Frequency conversion

Discussion in 'Homework Help' started by marcodigio, Feb 25, 2011.

  1. marcodigio

    Thread Starter New Member

    Feb 25, 2011
    3
    0
    Hello guys,
    I am stuck with a task I have to do.
    I know how to dao the task itself, find the currents in an impedance network.
    All impedances are given in rectangular format ie. 3-j5 but the voltage source is given as V=15V f=100Hz
    Before I start i need to convert the voltage source to rectangular form.
    I know how to convert polar to rectangular but I have no experience for frequency in hertz.
    I tried to do the following but i'm not sure if it is right.
    w(omega)=2pf= 628.318 rad
    next i converted to degrees deg=rad*180/p = 36000
    when converted to rectangular it just comes back as 15+j0
    This does not seem right to me, the imaginary part just doesn't exist?
    Any help would be much appreciated!
    thanks
    marco
     
  2. Kermit2

    AAC Fanatic!

    Feb 5, 2010
    3,789
    945
    Correct if the source is assumed to be a perfect sinewave
     
  3. marcodigio

    Thread Starter New Member

    Feb 25, 2011
    3
    0
    thanks for your reply!
    sometimes the solution is the easy answer!
     
  4. Heavydoody

    Active Member

    Jul 31, 2009
    140
    11
    While your answer is correct (possibly), you have come about it incorrectly. You have made a critical error in your units. ω is the angular frequency in radians/second, not the phase angle in radians. The voltage in the time domain would be expressed as a sine or cosine as:
    V_msin(\omega t+ \phi), where \phi is the phase angle. Phase angles are like voltages in that they require a reference. This reference is typically the phase angle of the voltage source, with a phase angle of zero. Which is how you inadvertantly came up with the correct answer. The phasor representation of a sinusoid consists of the amplitude (V_m in this case) and phase angle (\phi) in degrees for polar format.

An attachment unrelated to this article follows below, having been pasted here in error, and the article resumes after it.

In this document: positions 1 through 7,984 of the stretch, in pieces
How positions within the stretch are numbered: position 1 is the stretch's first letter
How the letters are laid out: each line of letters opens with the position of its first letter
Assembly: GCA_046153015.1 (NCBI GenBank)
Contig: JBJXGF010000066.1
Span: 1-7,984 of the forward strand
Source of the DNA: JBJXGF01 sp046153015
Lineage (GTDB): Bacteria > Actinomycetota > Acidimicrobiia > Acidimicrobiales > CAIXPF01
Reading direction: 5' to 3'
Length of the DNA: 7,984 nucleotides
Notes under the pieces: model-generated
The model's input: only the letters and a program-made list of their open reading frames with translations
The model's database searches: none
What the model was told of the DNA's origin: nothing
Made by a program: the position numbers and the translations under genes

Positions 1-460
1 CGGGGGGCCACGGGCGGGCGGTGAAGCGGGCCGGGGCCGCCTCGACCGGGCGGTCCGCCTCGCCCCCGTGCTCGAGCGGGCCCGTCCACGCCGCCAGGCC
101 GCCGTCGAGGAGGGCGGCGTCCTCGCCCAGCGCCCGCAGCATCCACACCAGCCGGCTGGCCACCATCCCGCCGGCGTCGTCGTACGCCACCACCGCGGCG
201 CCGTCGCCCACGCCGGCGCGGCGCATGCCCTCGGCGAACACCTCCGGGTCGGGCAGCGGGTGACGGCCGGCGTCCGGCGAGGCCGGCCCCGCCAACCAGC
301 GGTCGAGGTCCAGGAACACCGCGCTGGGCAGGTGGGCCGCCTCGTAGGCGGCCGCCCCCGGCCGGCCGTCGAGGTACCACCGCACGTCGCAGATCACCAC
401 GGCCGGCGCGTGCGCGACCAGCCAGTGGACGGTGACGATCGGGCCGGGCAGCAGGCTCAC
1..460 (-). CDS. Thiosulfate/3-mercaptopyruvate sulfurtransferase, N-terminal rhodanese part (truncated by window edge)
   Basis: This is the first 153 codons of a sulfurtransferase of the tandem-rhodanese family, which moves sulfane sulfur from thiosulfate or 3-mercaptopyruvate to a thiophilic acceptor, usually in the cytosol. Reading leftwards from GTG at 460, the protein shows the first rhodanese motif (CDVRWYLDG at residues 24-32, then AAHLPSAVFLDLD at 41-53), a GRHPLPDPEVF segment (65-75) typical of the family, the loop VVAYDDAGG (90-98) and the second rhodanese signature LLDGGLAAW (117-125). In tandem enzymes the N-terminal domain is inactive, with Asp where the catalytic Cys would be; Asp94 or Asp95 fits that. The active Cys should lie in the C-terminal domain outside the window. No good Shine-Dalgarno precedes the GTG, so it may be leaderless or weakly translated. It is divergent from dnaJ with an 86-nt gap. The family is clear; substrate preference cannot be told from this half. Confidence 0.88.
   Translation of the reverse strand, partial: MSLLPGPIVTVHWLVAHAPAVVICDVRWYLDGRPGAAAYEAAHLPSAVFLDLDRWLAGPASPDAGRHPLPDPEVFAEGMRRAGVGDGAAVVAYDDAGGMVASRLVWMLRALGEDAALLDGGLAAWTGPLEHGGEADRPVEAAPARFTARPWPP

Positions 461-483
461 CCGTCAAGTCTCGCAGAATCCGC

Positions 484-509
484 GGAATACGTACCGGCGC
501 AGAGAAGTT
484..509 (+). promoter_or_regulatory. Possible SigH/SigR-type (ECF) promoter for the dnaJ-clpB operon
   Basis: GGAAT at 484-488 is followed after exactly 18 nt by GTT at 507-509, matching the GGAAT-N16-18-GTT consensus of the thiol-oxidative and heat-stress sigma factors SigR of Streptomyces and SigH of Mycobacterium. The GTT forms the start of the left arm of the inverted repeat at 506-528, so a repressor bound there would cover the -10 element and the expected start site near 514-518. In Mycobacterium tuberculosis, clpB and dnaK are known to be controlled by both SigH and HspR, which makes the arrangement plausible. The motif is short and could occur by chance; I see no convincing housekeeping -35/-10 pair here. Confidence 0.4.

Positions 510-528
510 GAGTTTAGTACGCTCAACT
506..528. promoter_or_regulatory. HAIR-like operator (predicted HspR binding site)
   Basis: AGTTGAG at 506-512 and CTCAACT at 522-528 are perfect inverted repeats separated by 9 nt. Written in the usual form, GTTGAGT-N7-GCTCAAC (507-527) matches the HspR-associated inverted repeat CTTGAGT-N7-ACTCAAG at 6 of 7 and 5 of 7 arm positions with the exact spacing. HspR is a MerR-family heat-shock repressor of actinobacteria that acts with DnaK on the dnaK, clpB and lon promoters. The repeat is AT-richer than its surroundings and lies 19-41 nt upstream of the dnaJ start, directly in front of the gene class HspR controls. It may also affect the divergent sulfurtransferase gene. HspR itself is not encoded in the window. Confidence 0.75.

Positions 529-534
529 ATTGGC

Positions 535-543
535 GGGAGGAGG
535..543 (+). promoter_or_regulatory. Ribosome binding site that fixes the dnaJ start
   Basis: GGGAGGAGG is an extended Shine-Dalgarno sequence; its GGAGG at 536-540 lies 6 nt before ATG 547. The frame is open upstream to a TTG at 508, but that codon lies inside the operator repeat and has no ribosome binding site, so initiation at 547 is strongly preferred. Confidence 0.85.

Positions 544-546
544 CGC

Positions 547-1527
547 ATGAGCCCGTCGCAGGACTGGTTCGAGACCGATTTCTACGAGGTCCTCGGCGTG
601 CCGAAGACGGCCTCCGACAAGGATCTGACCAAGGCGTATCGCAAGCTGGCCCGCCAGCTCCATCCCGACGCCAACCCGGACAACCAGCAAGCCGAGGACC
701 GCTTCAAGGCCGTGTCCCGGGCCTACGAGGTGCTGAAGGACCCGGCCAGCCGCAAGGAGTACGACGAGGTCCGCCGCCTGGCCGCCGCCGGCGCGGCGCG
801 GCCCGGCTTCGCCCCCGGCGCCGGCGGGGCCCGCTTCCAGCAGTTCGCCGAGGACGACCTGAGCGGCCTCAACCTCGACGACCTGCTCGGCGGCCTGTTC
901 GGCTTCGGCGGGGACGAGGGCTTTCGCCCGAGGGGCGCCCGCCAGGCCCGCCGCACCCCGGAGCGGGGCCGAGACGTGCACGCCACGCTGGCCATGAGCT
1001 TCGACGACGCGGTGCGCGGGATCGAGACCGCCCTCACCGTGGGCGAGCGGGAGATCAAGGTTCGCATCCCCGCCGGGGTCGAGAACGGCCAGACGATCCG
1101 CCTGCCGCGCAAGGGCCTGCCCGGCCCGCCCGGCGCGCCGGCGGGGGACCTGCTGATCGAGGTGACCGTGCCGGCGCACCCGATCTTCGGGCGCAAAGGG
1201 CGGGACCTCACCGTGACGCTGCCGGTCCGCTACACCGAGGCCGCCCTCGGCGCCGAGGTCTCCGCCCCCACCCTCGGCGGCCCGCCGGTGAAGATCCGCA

5. marcodigio

    Thread Starter New Member

    Feb 25, 2011
    3
    0
    Hi Heavydoody...
    I have tried to convert to time domain using [​IMG], but missing t and the phase angle i got stuck. That's why I was trying to find another way to get to it.
    Could you please clarify why in this case I haven't got a phase angle?
    Does the 100Hz not come into play at all?
    many thanks!
    marco
     
  6. Heavydoody

    Active Member

    Jul 31, 2009
    140
    11
    I am a little shaky on some of this myself, but let me try to explain. First, I was simply using the time domain representation so you could see the difference between omega and phi. You were correct in converting to the phasor (AKA frequency) domain, which is what you were doing by obtaining the rectangular form of the phasor representation of your voltage.

    Phasors are not time dependent and, thus, contain no t. Furthermore, since only phasors of the same frequency can be manipulated together, omega is suppressed in their mathematical representation. So, no, omega does not come into play at this point, other than making sure that all signals being analyzed are of the same frequency. All you need is the magnitude (15) and the angle. Since no angle is given, we are assuming it to be zero, which, as I stated, is usually the case for the signal input, with all other angles referenced off of that. If you look here http://www.allaboutcircuits.com/vol_2/chpt_1/5.html it might help you understand this a bit better.

    But, basically, in this case, your time domain representation would be:
    15sin(628t+0) and the frequency domain in polar would be 15 \angle 0 while rectangular would be 15+j0.
     
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